The page wikip cites re PSB sample looks less authoritative than FT TBH. it’s just a melody lift surely. And it may be the best thing about awful awful film Sliding Doors.

  11. 36
    Kinitawowi on 15 May 2014 #

    Whosampled.com is my usual go to for picking apart samples, and it’s got nothing on this (and not much more for the PSB Heart; apparently The Ragga Twins used it once, but…). I’m increasingly doubting this one.

    That said, I wouldn’t be surprised if there were a few samples in here, but something as prominent as Heart would surely have some form of authoritative log out there by now… surely…

  12. 37
    punctum on 19 May 2014 #

    Their third and final number one in Britain, and not exactly a huge hit elsewhere; the rest of the world didn’t appear to want to accept an Aqua not playing it for laughs, although its popularity here owed much to its inclusion in the alleged romantic comedy Sliding Doors. An exquisite electroballad in the Pet Shop Boys tradition of patient, graceful and immense chord changes with a tortured semi-instrumental break, “Turn Back Time”’s remembrances of chances lost and irretrievable are not without their palpable barbs – “I will always have a cross to wear/But the bolt reminds me I was there” – and while Lene’s vocals still lack a little depth of real hurt, she gorges suitably and sinisterly on the black “hole” of the couplet “Though my pangs of conscience/Will drill a hole in you” and expertly navigates the ghost train bumps and twirls of the echoing-into-hell “if only” internal torture chamber sequence before the latter suddenly stops to let a pause readmit the original sumptuous arrangement. Thereafter Aqua drifted into its constituent components and Lene’s brilliant 2003 album Play With Me – including a take on Xenomania’s “Here We Go” which easily outdoes the Girls Aloud version, even though the backing track is identical – did not even gain a British release. Nonetheless, Annie and Sally Shapiro this way lie.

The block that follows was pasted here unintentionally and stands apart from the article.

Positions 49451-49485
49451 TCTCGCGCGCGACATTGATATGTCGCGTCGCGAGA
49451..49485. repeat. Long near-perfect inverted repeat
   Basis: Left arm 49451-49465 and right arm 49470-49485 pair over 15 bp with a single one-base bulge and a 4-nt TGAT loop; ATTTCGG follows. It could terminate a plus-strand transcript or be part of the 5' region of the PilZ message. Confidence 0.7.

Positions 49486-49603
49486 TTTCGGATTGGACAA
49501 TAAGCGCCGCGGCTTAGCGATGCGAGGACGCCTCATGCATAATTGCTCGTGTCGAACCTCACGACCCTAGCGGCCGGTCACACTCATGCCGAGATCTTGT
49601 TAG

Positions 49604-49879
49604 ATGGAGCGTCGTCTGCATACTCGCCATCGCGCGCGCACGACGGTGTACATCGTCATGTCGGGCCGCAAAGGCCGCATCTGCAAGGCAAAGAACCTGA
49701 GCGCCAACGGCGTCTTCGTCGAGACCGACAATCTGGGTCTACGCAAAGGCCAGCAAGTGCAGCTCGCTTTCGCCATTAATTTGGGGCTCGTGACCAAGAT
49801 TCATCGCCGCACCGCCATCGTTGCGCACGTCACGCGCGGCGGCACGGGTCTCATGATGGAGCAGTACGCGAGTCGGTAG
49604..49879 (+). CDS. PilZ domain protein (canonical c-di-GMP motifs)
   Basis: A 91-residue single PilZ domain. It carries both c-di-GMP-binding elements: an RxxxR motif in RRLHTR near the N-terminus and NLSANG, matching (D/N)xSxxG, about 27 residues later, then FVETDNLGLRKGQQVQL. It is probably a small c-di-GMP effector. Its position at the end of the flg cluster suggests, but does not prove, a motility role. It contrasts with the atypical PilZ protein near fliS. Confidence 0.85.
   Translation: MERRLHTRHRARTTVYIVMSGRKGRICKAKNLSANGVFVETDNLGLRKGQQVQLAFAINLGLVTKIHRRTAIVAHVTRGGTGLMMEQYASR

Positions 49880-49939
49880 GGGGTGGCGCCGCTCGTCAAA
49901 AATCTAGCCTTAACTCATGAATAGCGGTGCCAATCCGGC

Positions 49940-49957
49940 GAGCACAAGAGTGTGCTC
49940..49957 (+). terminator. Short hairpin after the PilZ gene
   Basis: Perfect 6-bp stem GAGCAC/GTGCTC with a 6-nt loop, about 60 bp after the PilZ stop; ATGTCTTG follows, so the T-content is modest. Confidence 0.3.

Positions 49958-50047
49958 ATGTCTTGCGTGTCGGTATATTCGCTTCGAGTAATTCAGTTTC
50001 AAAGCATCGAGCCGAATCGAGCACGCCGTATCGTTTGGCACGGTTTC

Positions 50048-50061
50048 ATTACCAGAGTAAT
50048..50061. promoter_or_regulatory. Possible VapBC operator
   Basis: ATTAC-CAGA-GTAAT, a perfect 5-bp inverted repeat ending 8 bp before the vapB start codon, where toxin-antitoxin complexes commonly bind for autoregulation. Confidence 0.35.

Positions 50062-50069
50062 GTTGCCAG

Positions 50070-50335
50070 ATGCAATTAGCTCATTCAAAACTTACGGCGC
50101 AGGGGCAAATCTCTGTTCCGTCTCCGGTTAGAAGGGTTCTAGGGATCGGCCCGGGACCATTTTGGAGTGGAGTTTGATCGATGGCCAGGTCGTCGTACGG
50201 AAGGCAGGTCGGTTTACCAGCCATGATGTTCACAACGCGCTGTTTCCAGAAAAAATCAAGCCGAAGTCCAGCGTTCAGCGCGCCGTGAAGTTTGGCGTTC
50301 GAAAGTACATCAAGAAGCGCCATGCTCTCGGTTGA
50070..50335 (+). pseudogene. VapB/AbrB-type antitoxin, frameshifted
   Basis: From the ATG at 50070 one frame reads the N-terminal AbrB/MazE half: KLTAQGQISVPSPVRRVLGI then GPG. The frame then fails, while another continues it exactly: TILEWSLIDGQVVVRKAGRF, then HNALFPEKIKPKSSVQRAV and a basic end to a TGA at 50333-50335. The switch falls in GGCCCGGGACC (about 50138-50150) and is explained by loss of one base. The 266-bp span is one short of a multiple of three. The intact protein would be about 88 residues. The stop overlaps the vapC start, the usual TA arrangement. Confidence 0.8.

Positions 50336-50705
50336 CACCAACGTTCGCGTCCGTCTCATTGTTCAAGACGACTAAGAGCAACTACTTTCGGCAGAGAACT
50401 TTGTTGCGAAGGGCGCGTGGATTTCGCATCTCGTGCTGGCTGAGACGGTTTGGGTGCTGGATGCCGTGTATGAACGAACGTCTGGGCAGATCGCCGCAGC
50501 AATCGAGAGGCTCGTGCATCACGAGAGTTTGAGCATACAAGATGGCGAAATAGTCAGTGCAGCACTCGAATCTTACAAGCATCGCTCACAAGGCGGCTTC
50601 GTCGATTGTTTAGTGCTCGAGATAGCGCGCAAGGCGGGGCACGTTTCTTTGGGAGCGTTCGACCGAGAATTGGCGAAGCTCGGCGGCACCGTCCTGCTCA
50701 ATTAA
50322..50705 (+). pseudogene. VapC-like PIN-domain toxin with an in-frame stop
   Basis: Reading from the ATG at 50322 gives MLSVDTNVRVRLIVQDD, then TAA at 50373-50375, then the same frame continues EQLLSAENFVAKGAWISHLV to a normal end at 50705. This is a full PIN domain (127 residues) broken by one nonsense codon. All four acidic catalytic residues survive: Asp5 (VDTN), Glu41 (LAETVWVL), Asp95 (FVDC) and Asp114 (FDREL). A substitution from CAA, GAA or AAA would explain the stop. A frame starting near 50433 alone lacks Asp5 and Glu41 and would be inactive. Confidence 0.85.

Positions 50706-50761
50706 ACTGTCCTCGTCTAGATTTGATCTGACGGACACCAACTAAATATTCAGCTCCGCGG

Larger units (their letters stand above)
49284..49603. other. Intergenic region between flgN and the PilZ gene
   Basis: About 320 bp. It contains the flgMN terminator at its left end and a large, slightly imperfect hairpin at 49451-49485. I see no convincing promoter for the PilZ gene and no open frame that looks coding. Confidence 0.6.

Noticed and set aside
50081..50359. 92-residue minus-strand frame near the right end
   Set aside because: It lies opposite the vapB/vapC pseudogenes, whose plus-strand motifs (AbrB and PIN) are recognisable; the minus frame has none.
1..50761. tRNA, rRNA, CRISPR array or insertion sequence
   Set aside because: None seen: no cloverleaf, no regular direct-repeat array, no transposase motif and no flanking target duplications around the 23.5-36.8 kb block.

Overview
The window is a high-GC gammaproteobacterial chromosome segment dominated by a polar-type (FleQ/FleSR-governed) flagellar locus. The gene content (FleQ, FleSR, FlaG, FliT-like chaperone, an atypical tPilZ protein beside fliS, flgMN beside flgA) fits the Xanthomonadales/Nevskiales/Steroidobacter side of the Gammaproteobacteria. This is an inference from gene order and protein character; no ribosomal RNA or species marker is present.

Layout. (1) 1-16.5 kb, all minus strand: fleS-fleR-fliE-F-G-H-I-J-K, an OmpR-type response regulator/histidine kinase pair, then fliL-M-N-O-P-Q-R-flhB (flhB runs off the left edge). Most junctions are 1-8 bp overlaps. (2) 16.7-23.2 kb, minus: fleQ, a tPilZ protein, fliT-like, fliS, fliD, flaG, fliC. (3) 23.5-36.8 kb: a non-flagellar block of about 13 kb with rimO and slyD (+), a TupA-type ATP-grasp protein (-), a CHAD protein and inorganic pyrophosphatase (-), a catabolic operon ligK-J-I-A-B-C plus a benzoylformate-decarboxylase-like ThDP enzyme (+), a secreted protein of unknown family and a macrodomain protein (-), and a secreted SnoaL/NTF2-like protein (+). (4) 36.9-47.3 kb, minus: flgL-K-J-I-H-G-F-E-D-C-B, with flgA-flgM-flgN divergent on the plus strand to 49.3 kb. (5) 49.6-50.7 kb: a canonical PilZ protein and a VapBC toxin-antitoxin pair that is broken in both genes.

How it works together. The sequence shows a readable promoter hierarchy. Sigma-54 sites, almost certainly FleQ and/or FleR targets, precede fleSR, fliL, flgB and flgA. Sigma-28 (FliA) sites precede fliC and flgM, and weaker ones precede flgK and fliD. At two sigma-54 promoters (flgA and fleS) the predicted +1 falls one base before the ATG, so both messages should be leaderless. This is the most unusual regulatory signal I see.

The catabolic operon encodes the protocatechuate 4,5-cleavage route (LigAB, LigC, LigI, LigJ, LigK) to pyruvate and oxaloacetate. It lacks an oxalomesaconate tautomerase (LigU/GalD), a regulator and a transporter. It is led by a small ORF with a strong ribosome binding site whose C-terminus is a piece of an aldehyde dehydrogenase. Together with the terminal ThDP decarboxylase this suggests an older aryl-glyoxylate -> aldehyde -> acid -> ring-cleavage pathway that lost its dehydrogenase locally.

13. 38
    ciaran on 20 May 2014 #

    The most surprising Number 1 of the year (Except for a returning legend in the latter half of the year maybe)

    Totally unexpected. We can do serious as well as silly.Enjoyed this a lot 16 years ago but would still prefer Barbie Girl out of all 3 now. TBT is not far off the sound of a lush late 80s ballad.Reminded me of The Captain of Her Heart By Double oddly.This new direction of course wouldn’t last and then it was back to the zany by the end of the year. Still would get 7 from me.

  14. 39
    Patrick Mexico on 12 Aug 2014 #

    What Aqua did next…. well, this was certainly an interesting departure for Soren!

    https://www.youtube.com/watch?v=ahlWufJqcSQ